Scrooge then made bold to inquire what business brought the spirit to him. “Your welfare!” said the Ghost. Scrooge expressed himself much obliged, but could not help thinking that a night of unbroken rest would have been more conducive to that end. The Spirit must have heard him thinking, for it said immediately— “Your reclamation, then. Take heed!”
A Christmas Carol by Charles Dickens
As the coronavirus continues to surge across the nation and many states are rolling back on their reopening plans, it becomes harder and harder to celebrate the Advent and Christmas season with the fullness it deserves. But the answer encapsulated above in the Spirit’s response to Scrooge reminds us that welfare, comfort and safety is not the chief goal of Advent or what the Orthodox Church calls the Nativity fast. Scrooge was violently ripped away from his commercial comfort zone because his business dealings were killing his soul. His night long journey deep into his own soul is what ultimately led to Scrooge’s reclamation, or in other words, his salvation.
Saturday, November 28, 2020 First Day of the Nativity Fast Commencement of Advent in the Orthodox Church
In this season of hope and expectation of deliverance, I saw a film about the power of confession within community. Words on Bathroom Walls tells the story of a young man named Adam diagnosed with schizophrenia during his senior year in high school and how he copes with this very difficult mental illness. He hears and sometimes sees characters and voices that severely distract and sometimes rip apart his soul. His first instinct is to try to pretend that he can hide it from friends and those beyond his immediate family circle. When that plan backfires, he is expelled from school for being too much of a danger to others. His mother and stepfather enroll him in a private Catholic school where he is given a second chance and encounters an extraordinary young lady named Maya whose love begins to chip away at his defensive and ultimately harmful facade.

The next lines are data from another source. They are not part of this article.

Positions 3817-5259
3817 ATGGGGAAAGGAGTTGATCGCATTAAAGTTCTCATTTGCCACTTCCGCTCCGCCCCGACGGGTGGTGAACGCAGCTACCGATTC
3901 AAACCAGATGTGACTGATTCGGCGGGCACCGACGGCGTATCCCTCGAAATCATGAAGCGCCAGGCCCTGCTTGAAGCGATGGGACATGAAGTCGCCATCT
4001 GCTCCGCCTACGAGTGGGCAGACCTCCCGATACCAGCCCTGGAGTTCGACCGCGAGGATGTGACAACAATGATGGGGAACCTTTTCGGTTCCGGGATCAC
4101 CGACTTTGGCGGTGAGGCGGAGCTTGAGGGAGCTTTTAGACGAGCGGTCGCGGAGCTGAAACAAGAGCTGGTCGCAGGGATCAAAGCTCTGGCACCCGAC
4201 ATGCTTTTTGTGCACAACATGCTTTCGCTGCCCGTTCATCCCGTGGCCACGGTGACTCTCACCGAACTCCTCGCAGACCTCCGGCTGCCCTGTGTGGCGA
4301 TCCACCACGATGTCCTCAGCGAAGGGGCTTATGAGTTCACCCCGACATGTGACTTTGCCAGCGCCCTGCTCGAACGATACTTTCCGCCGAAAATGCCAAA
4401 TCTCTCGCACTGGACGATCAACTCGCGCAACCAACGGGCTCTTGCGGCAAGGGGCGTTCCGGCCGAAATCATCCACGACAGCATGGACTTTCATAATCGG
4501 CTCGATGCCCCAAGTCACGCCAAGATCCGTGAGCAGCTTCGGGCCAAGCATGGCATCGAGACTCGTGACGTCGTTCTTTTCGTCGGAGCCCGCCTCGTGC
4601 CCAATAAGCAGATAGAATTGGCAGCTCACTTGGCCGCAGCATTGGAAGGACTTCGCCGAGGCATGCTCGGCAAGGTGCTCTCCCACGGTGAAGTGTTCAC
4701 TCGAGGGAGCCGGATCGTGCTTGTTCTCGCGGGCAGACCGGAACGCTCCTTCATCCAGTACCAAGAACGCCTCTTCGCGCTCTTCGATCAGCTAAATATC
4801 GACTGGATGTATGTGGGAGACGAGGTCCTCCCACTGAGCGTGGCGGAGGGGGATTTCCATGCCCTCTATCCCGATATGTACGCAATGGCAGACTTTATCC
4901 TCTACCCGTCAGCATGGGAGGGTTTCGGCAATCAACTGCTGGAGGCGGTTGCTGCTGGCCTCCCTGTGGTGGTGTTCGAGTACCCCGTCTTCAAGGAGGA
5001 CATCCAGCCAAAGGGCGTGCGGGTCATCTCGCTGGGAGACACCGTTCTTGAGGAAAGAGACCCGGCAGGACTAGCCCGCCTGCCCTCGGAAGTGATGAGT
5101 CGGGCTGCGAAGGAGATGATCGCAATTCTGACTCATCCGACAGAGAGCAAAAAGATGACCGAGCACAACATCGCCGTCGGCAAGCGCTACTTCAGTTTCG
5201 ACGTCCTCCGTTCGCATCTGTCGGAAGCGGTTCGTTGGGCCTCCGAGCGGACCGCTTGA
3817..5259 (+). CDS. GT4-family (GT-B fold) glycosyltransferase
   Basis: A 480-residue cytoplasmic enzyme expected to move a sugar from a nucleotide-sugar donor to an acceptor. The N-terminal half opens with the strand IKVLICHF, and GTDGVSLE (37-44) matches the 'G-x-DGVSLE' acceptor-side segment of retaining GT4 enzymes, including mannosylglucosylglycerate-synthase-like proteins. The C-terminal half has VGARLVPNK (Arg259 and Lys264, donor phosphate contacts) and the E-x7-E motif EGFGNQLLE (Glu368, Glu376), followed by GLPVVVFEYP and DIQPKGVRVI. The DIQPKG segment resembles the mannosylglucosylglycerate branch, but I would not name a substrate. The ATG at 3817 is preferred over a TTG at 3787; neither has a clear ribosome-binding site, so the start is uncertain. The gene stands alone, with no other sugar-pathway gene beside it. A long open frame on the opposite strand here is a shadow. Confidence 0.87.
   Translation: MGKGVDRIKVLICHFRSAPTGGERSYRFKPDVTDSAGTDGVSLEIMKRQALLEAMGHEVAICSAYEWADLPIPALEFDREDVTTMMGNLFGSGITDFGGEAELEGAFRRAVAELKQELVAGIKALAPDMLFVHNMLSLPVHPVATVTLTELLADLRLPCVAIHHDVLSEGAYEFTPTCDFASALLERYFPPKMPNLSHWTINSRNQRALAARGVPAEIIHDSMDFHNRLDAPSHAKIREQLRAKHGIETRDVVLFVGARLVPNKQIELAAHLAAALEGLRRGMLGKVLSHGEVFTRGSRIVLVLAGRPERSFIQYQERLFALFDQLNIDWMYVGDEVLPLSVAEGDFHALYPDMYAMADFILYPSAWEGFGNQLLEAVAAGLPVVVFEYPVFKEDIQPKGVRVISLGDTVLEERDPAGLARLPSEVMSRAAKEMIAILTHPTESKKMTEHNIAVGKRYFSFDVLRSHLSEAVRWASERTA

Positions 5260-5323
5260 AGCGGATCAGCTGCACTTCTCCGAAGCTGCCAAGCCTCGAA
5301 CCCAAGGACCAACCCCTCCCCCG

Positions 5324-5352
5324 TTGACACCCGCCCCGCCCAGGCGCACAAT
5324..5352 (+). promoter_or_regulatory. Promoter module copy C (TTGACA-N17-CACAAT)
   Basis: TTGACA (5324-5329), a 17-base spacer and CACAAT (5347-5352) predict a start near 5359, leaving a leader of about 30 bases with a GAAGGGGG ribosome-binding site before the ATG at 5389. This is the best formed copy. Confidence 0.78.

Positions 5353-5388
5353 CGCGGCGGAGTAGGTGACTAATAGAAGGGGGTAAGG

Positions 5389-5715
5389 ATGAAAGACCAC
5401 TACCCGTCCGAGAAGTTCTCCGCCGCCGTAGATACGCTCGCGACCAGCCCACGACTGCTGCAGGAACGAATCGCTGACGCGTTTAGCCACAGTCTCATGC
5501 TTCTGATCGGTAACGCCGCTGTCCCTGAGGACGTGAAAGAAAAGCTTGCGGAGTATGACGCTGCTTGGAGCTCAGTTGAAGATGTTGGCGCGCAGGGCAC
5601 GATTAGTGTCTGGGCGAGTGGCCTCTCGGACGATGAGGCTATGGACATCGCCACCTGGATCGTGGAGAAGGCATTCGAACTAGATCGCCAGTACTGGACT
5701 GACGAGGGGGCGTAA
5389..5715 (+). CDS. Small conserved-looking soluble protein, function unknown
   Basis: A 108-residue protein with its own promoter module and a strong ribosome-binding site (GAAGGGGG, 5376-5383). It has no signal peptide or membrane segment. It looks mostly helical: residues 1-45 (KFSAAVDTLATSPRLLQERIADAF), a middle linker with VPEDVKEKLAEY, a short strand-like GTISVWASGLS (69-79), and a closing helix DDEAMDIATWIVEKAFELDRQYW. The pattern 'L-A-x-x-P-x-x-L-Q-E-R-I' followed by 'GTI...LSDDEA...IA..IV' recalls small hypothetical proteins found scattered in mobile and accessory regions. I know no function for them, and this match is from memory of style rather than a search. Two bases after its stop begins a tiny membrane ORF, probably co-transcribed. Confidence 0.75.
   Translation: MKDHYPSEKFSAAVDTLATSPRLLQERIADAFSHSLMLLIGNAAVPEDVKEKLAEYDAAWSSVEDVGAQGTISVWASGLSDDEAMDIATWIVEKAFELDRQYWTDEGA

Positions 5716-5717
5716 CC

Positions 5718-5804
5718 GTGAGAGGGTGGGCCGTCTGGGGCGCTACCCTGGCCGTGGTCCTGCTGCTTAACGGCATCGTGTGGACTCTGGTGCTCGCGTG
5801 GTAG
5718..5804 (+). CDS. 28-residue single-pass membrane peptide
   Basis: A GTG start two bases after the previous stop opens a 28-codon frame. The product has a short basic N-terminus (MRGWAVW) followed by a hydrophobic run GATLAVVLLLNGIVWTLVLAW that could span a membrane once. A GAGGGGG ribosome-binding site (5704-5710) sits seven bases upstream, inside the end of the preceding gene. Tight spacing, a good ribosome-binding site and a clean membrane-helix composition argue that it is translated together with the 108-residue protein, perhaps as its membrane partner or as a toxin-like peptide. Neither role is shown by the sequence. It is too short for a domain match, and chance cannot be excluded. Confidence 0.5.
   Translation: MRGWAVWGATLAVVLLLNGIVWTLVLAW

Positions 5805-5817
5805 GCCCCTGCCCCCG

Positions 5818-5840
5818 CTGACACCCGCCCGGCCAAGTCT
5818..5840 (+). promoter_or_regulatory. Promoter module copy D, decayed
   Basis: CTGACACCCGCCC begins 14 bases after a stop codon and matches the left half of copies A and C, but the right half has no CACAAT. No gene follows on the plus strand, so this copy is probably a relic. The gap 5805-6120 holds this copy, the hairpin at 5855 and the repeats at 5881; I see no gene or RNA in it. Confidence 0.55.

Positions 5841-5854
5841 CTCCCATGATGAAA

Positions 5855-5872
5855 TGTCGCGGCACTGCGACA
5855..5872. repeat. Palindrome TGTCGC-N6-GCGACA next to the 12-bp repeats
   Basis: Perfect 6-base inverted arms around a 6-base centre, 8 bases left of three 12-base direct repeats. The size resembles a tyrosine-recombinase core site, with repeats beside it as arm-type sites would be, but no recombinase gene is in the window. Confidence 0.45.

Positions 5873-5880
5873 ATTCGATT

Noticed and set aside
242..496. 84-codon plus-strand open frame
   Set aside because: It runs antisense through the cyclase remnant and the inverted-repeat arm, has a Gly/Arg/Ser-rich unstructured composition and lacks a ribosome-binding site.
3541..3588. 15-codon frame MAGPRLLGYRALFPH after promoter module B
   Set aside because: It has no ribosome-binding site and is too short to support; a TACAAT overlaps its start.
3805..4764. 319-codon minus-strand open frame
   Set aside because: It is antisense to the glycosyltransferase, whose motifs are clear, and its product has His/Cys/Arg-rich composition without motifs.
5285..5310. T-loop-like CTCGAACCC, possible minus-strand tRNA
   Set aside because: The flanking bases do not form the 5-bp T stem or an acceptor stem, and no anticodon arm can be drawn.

I was asked to play Santa Claus today for our Parish School but not the legendary one that poses for pictures at shopping malls and lives at the North Pole. I was asked to play the real one that lived and reposed in the 4th century, worked and continues to work wonders, and is loved the world over as Saint Nicholas of Myra in Lycia. Trying to live like a Saint is hard enough; imagine trying to play one live. The task was daunting but there is a way to study for the part.
In the name of the Father and of the Son and of the Holy Spirit. Amen. Glory to Jesus Christ. What does it mean to follow the Lord Jesus Christ? All the martyrs, apostles, and saints through the ages have provided a pattern for being disciples of Christ. The rich young ruler in today’s Gospel asks the age-old question for the would-be disciple, “What must I do to inherit eternal life?” The Lord who knows the heart and sees its true intention perceives that the man is not genuine in his search. He first rebukes him for his flattery in calling him “good teacher” without recognizing his divinity. Then he issues the same call that he did to all disciples, “sell all you have, give to the poor, and come follow me.” The man who only wished to ensnare the teacher with his question became suddenly sad for he was very rich.
Thursday, November 28, 2019 American Thanksgiving First Day of the Nativity Fast Commencement of Advent in the Orthodox Church
By an uncommon occurrence, the beginning of our Orthodox Advent Fast this year coincides with the 4th Thursday of November, otherwise known in America as Thanksgiving. I have blogged before about my annoyance at reducing this great holiday to its chief dish. This year we received an opportunity to practice giving thanks without the turkey, and you know, I think we all felt quite a bit lighter.